Bakken, oil, crisis, & prudence

This is an exchange between myself and “DK.” She sent me a broadcast email with a subject like this: “OIL – You better be sitting down when you read this !!!!!!”

Her email is about the Bakken oil field in the US. Her email referenced two figures as the total estimated amount of oil there: 503 billion barrels and 2 trillion barrels. She cited an article from the USGS indicating that the accessible, useful oil was more like 3-4 billion barrels: 


Image via Wikipedia

Here was my initial reply:

According to the USGS article that you cited at the bottom, only a few
billion barrels are currently classified as recoverable, or less than
1% of the 503 billion barrels referenced elsewhere.

Let’s put that in perspective. 3 billion barrels of oil is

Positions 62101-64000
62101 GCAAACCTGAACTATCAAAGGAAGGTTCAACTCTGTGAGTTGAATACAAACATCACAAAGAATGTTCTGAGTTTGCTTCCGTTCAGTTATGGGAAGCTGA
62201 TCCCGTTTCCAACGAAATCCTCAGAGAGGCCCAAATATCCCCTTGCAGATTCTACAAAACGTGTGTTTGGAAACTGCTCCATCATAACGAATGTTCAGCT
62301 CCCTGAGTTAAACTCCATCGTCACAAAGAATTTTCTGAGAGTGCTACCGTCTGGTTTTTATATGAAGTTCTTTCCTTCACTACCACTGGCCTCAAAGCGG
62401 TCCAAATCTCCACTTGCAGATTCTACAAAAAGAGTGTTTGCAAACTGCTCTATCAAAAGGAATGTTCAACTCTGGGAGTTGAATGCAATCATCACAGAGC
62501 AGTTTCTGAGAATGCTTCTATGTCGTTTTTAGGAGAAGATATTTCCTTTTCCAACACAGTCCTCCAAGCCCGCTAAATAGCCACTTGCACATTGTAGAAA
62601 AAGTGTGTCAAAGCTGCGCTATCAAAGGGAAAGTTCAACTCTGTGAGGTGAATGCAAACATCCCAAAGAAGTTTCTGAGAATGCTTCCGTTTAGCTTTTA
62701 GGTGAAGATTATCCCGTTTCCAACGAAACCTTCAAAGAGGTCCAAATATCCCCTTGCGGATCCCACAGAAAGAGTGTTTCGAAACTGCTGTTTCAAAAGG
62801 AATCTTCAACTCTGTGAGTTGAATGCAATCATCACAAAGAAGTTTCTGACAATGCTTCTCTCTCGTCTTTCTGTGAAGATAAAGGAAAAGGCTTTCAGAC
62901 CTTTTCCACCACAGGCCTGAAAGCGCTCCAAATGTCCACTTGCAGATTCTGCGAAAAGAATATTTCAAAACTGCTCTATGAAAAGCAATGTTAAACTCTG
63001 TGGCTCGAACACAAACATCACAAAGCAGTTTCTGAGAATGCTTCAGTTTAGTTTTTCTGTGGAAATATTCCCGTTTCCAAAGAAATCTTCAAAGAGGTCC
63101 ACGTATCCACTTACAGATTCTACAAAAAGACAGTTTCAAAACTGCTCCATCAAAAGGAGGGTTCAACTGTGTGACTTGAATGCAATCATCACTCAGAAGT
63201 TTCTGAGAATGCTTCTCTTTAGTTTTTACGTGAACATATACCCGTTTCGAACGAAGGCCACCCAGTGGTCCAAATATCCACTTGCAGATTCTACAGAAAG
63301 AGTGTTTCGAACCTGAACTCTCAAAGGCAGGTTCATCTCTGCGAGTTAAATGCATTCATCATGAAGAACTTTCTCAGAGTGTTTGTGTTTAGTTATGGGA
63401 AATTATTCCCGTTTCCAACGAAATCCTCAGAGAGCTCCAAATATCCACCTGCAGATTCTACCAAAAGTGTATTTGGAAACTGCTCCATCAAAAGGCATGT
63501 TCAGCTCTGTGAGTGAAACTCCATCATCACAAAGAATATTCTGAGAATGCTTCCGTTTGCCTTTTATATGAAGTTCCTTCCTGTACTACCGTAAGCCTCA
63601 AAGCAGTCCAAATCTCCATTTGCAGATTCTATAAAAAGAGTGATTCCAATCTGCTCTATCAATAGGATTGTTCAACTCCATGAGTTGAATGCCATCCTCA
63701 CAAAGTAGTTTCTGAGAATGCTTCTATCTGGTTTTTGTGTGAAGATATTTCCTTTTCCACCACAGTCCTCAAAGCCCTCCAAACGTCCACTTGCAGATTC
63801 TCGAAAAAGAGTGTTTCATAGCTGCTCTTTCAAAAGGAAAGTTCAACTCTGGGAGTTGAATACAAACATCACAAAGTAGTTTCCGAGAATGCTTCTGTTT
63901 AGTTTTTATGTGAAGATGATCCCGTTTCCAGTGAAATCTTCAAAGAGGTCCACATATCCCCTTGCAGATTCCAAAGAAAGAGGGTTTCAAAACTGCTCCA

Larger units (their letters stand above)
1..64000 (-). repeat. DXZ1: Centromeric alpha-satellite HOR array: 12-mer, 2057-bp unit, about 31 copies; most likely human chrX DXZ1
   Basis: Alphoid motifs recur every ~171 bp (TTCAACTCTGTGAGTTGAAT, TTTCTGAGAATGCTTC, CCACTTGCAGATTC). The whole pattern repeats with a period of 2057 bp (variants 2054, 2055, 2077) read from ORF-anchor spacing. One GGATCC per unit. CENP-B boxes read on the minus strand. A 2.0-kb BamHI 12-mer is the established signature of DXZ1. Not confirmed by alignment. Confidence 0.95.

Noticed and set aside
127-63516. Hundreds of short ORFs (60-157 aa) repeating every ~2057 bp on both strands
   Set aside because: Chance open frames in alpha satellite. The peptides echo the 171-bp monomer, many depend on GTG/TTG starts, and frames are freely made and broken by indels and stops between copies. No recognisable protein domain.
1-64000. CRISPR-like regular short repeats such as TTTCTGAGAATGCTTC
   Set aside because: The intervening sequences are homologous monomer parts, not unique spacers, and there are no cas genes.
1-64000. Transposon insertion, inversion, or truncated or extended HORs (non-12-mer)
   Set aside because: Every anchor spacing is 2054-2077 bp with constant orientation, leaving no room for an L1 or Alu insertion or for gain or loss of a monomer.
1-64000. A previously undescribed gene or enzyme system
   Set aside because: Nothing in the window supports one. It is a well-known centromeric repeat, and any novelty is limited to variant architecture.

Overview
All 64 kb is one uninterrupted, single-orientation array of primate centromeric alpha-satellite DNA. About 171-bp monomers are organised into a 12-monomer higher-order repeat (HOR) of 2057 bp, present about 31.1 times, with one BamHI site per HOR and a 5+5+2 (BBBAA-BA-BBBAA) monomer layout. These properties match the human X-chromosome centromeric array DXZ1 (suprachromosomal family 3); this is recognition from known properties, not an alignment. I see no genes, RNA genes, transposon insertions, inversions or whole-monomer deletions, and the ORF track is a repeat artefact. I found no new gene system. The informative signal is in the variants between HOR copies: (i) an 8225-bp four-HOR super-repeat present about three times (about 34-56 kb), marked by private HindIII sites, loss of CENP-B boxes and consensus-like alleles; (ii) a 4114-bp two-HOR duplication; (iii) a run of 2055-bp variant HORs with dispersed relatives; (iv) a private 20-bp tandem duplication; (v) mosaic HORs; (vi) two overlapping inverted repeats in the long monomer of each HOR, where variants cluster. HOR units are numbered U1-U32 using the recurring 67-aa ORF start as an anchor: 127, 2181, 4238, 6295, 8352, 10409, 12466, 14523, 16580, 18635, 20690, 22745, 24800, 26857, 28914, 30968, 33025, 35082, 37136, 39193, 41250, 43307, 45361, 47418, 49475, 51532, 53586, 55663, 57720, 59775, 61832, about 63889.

approximately an extra 16 months of oil at the current rate of
production in the US (which has been near 6 million, but may have gone
up in recent years).

So, if oil production is up in the US already and even if the US
doubles production for 16 months, yes that will be a[n]… increase in
the global economic balance of affluence. 3 billion barrels of oil
does correspond to an extra 300 billion dollars or so of value.

However, what was the US government‘s spending in 2011? $6 trillion,
as in 20 times as large as the extra 300 billion dollars of economic
affluence represented in the USGS article.

Is that 300 billion dollars of value trivial? No! Does it
fundamentally change ANYTHING long-term? Not yet!

DK replied back to me:

Thanks for your insight.
What can the average person do to pressure them to do the right thing?

Hi DK,